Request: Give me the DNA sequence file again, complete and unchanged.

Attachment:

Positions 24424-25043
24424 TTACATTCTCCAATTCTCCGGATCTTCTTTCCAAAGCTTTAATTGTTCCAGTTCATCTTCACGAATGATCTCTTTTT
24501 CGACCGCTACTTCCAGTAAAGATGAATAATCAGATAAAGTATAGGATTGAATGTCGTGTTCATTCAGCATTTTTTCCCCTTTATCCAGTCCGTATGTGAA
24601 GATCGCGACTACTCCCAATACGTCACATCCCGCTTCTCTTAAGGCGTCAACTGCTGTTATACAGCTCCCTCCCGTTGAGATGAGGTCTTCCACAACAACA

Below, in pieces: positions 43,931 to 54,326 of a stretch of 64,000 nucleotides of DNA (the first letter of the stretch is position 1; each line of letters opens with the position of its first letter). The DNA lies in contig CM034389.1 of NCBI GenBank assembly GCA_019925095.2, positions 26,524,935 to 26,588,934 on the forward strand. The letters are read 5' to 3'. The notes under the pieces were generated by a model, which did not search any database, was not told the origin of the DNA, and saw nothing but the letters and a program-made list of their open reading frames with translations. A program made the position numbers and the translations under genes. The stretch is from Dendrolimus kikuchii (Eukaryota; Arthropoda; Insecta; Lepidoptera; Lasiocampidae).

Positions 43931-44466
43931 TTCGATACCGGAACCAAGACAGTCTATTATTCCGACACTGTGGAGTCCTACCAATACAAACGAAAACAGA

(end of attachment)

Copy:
Positions 24424-25043
24424 TTACATTCTCCAATTCTCCGGATCTTCTTTCCAAAGCTTTAATTGTTCCAGTTCATCTTCACGAATGATCTCTTTTT
24501 CGACCGCTACTTCCAGTAAAGATGAATAATCAGATAAAGTATAGGATTGAATGTCGTGTTCATTCAGCATTTTTTCCCCTTTATCCAGTCCGTATGTGAA
24601 GATCGCGACTACTCCCAATACGTCACATCCCGCTTCTCTTAAGGCGTCAACTGCTGTTATACAGCTCCCTCCCGTTGAGATGAGGTCTTCCACAACAACA

Below, in pieces: positions 43,931 to 54,326 of a stretch of 64,000 nucleotides of DNA (the first letter of the stretch is position 1; each line of letters opens with the position of its first letter). The DNA lies in contig CM034389.1 of NCBI GenBank assembly GCA_019925095.2, positions 26,524,935 to 26,588,934 on the forward strand. The letters are read 5' to 3'. The notes under the pieces were generated by a model, which did not search any database, was not told the origin of the DNA, and saw nothing but the letters and a program-made list of their open reading frames with translations. A program made the position numbers and the translations under genes. The stretch is from Dendrolimus kikuchii (Eukaryota; Arthropoda; Insecta; Lepidoptera; Lasiocampidae).

Positions 43931-44466
43931 TTCGATACCGGAACCAAGACAGTCTATTATTCCGACACTGTGGAGTCCTACCAATACAAACGAAAACAGA